Roseville restricts Airbnb-style leases after complaints over events

After longstanding complaints from local residents about so-called “party houses”, the city of Roseville has taken steps to regulate short-term rentals such as those arranged through sites like Airbnb and VRBO.

The city council met on Monday and agreed to impose a number of restrictions on non-owner short-term rentals following complaints about overnight or weekend party parties.

Under the new rules, passed 5-0, owners who rent out their properties for short-term stays are now required to obtain a license and pay the city’s housing tax. The minimum stay in houses where the owner is not present will be 10 days from May to September and seven days between October and April.

The new rules also include penalties for violations of noise, parking and antisocial behavior, with homeowners potentially being required to suspend their short-term rental licenses if there are two violations within 180 days.

The meeting was heard by several local residents affected by short-term rentals, many of whom lived on McCarrons Lake, and they called for either longer minimum stays – possibly 14 days – or the elimination of short-term rentals altogether.

One of those homeowners, Frank Hess, said of the meeting: “It’s really difficult to live next to one of these, and I don’t think you can understand how bad it is [living next to one]having new neighbors all the time and making our area almost a resort. “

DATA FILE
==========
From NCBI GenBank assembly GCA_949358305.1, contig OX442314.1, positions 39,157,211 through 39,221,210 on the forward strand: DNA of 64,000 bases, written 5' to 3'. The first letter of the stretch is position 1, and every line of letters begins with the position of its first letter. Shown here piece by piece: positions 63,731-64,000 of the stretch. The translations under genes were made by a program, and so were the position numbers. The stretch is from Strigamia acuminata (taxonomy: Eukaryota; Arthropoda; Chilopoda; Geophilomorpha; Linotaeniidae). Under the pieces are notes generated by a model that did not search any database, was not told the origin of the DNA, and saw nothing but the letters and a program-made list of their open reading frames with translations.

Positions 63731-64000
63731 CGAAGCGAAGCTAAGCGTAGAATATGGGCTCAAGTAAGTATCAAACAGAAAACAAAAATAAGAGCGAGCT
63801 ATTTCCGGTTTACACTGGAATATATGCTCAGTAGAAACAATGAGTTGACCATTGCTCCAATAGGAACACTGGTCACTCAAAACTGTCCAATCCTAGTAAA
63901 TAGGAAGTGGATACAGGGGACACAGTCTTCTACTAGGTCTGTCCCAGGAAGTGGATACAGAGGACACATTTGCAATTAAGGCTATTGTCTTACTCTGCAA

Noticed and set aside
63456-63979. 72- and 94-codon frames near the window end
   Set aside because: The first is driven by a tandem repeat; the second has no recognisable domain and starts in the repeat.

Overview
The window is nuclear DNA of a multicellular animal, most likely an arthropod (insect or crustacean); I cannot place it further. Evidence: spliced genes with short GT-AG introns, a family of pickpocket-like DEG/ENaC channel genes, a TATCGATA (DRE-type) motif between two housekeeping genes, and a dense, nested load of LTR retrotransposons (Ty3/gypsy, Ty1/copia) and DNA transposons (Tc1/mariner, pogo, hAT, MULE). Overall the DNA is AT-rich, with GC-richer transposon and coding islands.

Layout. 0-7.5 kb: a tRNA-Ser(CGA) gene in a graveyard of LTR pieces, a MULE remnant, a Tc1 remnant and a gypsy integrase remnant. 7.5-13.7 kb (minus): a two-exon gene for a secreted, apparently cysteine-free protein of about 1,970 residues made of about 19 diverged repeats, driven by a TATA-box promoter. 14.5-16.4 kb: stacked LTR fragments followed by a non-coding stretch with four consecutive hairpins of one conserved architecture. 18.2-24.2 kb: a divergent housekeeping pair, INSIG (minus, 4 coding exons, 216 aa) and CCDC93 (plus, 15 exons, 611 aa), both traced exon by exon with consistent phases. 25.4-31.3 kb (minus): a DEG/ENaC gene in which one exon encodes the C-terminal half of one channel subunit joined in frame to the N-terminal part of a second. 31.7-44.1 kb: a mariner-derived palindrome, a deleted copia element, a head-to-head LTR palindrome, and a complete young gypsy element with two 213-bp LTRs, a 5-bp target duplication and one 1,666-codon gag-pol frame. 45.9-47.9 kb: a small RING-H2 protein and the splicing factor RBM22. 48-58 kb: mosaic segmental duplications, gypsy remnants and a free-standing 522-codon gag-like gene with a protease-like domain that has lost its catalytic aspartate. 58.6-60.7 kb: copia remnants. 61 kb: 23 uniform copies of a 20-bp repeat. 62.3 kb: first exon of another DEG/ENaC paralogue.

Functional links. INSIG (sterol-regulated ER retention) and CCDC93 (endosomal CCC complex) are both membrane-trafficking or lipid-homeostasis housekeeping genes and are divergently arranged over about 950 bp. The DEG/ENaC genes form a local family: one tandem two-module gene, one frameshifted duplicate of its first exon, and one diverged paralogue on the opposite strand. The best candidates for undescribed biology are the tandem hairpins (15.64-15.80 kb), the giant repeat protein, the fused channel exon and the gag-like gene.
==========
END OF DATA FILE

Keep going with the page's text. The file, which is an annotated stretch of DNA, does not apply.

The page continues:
Opposition to the restrictions came from Simon Opatz of the St. Paul Area Realtors Association, who said the problems in Roseville stem from a small number of homes and that he disagreed that “a few problematic properties are punishing.” Justify homeowners. ” Operation of short-term rentals without complaints. “

“Allowing weekend rentals will give your city an economic boost,” he said. “Roseville is in the best position to benefit from the spillage of events in the twin cities.”

However, another homeowner, Renee Pardello, said if Roseville really wanted to be a tourist destination like Brainerd or Duluth, she should come up with a formal plan to make it happen.

The council eventually agreed to a compromise that would not completely satisfy either side, imposing restrictions on non-owner-occupied short-term rentals, but not to the extent requested by locals complaining about “party houses”.

“A number of people wanted us to ban them all together,” said Councilor Julie Strahan, adding, “I think we have more power when we allow them and have regulation around them.”

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